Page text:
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Executive Management for Women

Executive Management for Women In considering critical areas of human resource development, and upon reviewing the literature on women in management, it became obvious that there was a need for a Management Development program that is targeted specifically to women at senior levels of management. The record of course providers in attracting women to participate in existing mixed Executive Development Programs has not been very good, poorer indeed than the proportion of senior women in organizations, which by itself is not at an acceptable level. The research suggests that women generally are less likely to actively seek positions of high profile leadership due to historical social stereotypes of women and the lack of obvious women executive models Arkkelin, & Simons, 1985 Baril, Elbert, MaherPotter, & Reavy, 1989. They are unable and unwilling to absent themselves from families and careers to the same extent as males in our society. Indeed, in the case of women with children, there are very strong norms against women leaving family and children to persue their own professional development Riger, & Galligan, 1980. Quite the opposite norm exists for males with children who are obviously rewarded in our society for pursuing training and development opportunities which can enhance their career development Powell, 1988. Thus, the residential and extended time components of current Executive Development Programs are often inconvenient and unsuitable for the majority of women who aspire to or have achieved senior level positions. http://www.deepdyve.com/assets/images/DeepDyve-Logo-lg.png Equal Opportunities International Emerald Publishing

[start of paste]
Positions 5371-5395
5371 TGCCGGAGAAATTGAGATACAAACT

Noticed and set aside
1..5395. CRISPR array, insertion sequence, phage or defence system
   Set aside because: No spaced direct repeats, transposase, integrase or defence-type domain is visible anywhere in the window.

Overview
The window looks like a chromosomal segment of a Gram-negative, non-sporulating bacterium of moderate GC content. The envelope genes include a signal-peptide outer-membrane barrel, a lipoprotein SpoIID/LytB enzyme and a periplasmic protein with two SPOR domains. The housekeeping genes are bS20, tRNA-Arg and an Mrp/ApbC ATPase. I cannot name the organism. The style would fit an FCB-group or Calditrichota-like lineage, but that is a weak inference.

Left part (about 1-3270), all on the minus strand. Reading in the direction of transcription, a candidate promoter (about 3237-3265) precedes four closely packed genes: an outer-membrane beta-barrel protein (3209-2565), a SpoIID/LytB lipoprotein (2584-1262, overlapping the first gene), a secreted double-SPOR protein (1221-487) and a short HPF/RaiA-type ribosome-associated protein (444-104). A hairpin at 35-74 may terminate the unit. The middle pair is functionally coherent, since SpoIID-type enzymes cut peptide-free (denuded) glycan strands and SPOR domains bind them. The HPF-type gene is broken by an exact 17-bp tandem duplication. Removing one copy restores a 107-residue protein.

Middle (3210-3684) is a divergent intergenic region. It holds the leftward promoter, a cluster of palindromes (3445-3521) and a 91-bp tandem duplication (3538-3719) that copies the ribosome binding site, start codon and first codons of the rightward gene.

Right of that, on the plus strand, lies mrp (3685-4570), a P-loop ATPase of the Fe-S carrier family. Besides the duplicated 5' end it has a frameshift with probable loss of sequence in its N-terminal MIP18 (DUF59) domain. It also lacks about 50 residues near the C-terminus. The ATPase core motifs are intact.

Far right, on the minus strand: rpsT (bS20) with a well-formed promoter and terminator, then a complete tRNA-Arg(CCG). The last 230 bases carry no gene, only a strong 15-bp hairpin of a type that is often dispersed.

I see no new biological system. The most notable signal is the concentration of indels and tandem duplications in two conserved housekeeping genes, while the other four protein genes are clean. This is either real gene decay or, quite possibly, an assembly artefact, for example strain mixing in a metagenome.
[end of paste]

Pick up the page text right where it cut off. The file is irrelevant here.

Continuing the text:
Executive Management for Women

Equal Opportunities International , Volume 10 (3/4): 9 – Mar 1, 1991

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Publisher
Emerald Publishing
Copyright
Copyright © Emerald Group Publishing Limited
ISSN
0261-0159
DOI
10.1108/eb010552
Publisher site
See Article on Publisher Site

Abstract

In considering critical areas of human resource development, and upon reviewing the literature on women in management, it became obvious that there was a need for a Management Development program that is targeted specifically to women at senior levels of management. The record of course providers in attracting women to participate in existing mixed Executive Development Programs has not been very good, poorer indeed than the proportion of senior women in organizations, which by itself is not at an acceptable level. The research suggests that women generally are less likely to actively seek positions of high profile leadership due to historical social stereotypes of women and the lack of obvious women executive models Arkkelin, & Simons, 1985 Baril, Elbert, MaherPotter, & Reavy, 1989. They are unable and unwilling to absent themselves from families and careers to the same extent as males in our society. Indeed, in the case of women with children, there are very strong norms against women leaving family and children to persue their own professional development Riger, & Galligan, 1980. Quite the opposite norm exists for males with children who are obviously rewarded in our society for pursuing training and development opportunities which can enhance their career development Powell, 1988. Thus, the residential and extended time components of current Executive Development Programs are often inconvenient and unsuitable for the majority of women who aspire to or have achieved senior level positions.

Journal

Equal Opportunities InternationalEmerald Publishing

Published: Mar 1, 1991

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